A Young Entrepreneur Cracks the Code of Healthcare Inefficiency

Everybody is talking about value-based care, says Chris Bradley, CEO of Mana Health, referring to the term for new paths to treat patients with more efficiency across healthcare systems.

The move to value-based care, payment for procedures a patient wants and needs, has been a focus for hospital systems as they move from a traditional fee-for-service models, a kind of payment that is extremely variable, and not based on quality. Procedures, such as imaging and screening, can have great variations of cost regardless of the kind of care, according to Dartmouth-Hitchcock.

But value-based care has little value if the technology isn’t working, the electronic health records are slowed, and the cost of integrating a system is nearly half million dollars, never mind that doctors and administrators aren’t happy about it, Bradley says.

Yet that’s where a lot of hospital systems and health centers find themselves.  “Let’s be honest, it’s not where it could be,” Bradley says. “The EMRs (electronic medical records) themselves, they are not as useful as people had hoped, and for interoperability, many haven’t seen them take off as they thought.”

Interoperability is the extent into which systems and devices exchange and interpret data.

The immense possibilities – and sometimes improbabilities – of healthcare is what got Bradley into this business. He is the founder and co-owner of New York City -based Mana Health, a technology provider that focuses on healthcare data access solutions, with the idea of making them faster, and more cost-effective.

The idea of Mana Health – which means ‘flowing energy’ – is to streamline data access, interoperability, and innovation. The analogy makes sense for Bradley, who has a neuroscience background, who grew up in a family of doctors and initially thought he’d go into medicine. Instead, he found he could help more people on the technology end of things.

“We want to crack the code of having a sustainable and scalable network.”

The company touts its innovative key data access programs, including those named ManaCloud, ManaCreate and ManaPortal.  ManaCreate works, in part, to reduce the usually  time-consuming function of bringing IT systems to market, and the company has a specific focus on application program interface (API), the protocols and tools to building software applications.

 

Bradley says there is a growing movement to standardize the way applications can access data, through API, which has been “notoriously absent in health IT until very recently” in an article he wrote for  MedCity News.

Integrating and launching an application on top of medical data can be a nightmare, and getting the data into the application and hosting that data in a HIPAA (The Health Insurance Portability and Accountability Act of 1996) compliant service is where things slow down and cost begins to spin out of control, Bradley says.

Although Mana Health is only a few years old, Bradley says it is growing its clientele, and has recently completed a program for an as yet undisclosed upstate New York hospital system that may save them upwards of $1 million. In one plan, Mana Health is working on proposals to develop a chat room for patients and families, where they can create data “and everyone knows what’s going on,” Bradley says.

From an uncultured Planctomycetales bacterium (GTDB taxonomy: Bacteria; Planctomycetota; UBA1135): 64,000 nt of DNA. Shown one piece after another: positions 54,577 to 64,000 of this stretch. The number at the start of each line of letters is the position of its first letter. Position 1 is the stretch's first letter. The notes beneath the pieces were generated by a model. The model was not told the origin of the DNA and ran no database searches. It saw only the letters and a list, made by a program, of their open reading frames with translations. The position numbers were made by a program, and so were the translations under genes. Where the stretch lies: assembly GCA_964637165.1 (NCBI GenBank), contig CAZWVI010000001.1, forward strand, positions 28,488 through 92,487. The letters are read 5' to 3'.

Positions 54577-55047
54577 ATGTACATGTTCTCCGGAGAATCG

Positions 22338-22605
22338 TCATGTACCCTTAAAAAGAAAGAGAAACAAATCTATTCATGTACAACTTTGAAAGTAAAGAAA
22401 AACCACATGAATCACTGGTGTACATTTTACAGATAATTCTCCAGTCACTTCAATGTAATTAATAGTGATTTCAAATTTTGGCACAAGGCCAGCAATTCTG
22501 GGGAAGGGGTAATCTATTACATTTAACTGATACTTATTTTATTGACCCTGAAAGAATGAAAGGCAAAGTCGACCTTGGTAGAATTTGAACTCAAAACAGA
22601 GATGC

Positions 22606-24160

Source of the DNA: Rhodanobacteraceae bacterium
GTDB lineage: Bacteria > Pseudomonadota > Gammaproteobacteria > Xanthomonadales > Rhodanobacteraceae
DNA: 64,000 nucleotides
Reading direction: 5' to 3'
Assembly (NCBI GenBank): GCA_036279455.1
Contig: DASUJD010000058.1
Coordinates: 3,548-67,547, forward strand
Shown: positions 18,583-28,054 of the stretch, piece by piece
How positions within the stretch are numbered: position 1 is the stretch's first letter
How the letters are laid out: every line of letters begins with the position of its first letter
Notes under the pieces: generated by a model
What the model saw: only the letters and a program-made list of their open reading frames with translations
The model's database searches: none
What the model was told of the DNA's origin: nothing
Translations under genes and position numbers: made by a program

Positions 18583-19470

Bradley puts it this way in a statement: “A cardiologist envisions treating patients faster with the right data points and providing targeted content. She is certain that with this experience she can improve outcomes.” So, where does she go from there? Bradley says.

“With ManaCreate and an efficient development team, she can expedite the design process, integrate all the right data and move into deployment mode faster for the betterment of healthcare,” Bradley adds.

“Data and interoperability and API, that is now a hot area,” he tells me.

Bradley says he recently attended a CEO roundtable, and the discussion was supposed to be about “value-based care, and that’s what they wanted to talk about. It delved into a conversation about interoperability. You cannot have value-based care without it.”

But when the CEOs talk about what they want, or the problems they face, often the topics revolve around data: it can be applications they want to deployed faster, saving millions from an EPIC investment, or improve tracking of patients with EMRs. “The one thing they have in common is the data” question, he says.

“That’s the highest value problem to solve,” he says of the data.

“Sometimes (healthcare leaders) don’t know they need to solve it until they go down that rabbit hole and realize, ‘Wait a second, I’m being asked to implement a variety of population health measures to integrate an (Accountable Care Organization), and I can’t because these systems don’t work with each other.’ Then you say you have an API, and you can launch an application in weeks instead of six months, they say ‘that’s interesting.”

“That,” he adds, “is how we get into it.”

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